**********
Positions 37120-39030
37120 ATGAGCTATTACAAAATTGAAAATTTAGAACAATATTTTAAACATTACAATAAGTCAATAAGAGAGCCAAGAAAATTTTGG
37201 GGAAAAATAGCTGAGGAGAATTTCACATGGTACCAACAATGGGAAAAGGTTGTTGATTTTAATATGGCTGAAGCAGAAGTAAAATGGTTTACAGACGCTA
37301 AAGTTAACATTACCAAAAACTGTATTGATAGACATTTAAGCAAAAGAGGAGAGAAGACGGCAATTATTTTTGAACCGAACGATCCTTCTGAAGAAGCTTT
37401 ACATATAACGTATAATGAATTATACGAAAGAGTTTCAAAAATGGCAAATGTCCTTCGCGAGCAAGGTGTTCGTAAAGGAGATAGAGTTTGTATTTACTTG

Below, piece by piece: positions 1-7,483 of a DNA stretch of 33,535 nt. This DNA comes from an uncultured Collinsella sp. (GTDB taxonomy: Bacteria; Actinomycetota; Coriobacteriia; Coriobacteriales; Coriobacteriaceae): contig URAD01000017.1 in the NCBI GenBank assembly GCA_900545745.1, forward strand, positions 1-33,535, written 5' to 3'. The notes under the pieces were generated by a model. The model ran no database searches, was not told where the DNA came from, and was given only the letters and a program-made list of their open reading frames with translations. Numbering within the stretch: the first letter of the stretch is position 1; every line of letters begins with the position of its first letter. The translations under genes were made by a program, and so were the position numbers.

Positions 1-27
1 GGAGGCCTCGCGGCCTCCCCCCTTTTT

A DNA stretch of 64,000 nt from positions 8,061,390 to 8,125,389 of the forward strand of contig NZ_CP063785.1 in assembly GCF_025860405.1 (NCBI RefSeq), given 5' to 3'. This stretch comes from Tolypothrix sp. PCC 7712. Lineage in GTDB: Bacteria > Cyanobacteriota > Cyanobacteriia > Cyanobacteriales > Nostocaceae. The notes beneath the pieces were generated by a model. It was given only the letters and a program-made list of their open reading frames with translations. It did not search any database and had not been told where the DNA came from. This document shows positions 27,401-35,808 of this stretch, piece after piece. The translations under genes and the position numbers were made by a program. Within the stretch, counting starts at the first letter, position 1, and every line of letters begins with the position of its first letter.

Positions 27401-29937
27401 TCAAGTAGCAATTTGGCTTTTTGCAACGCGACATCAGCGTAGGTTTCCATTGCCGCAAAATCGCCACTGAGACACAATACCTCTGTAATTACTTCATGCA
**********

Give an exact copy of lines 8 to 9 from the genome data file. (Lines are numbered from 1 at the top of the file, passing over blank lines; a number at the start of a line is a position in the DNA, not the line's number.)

1 GGAGGCCTCGCGGCCTCCCCCCTTTTT

A DNA stretch of 64,000 nt from positions 8,061,390 to 8,125,389 of the forward strand of contig NZ_CP063785.1 in assembly GCF_025860405.1 (NCBI RefSeq), given 5' to 3'. This stretch comes from Tolypothrix sp. PCC 7712. Lineage in GTDB: Bacteria > Cyanobacteriota > Cyanobacteriia > Cyanobacteriales > Nostocaceae. The notes beneath the pieces were generated by a model. It was given only the letters and a program-made list of their open reading frames with translations. It did not search any database and had not been told where the DNA came from. This document shows positions 27,401-35,808 of this stretch, piece after piece. The translations under genes and the position numbers were made by a program. Within the stretch, counting starts at the first letter, position 1, and every line of letters begins with the position of its first letter.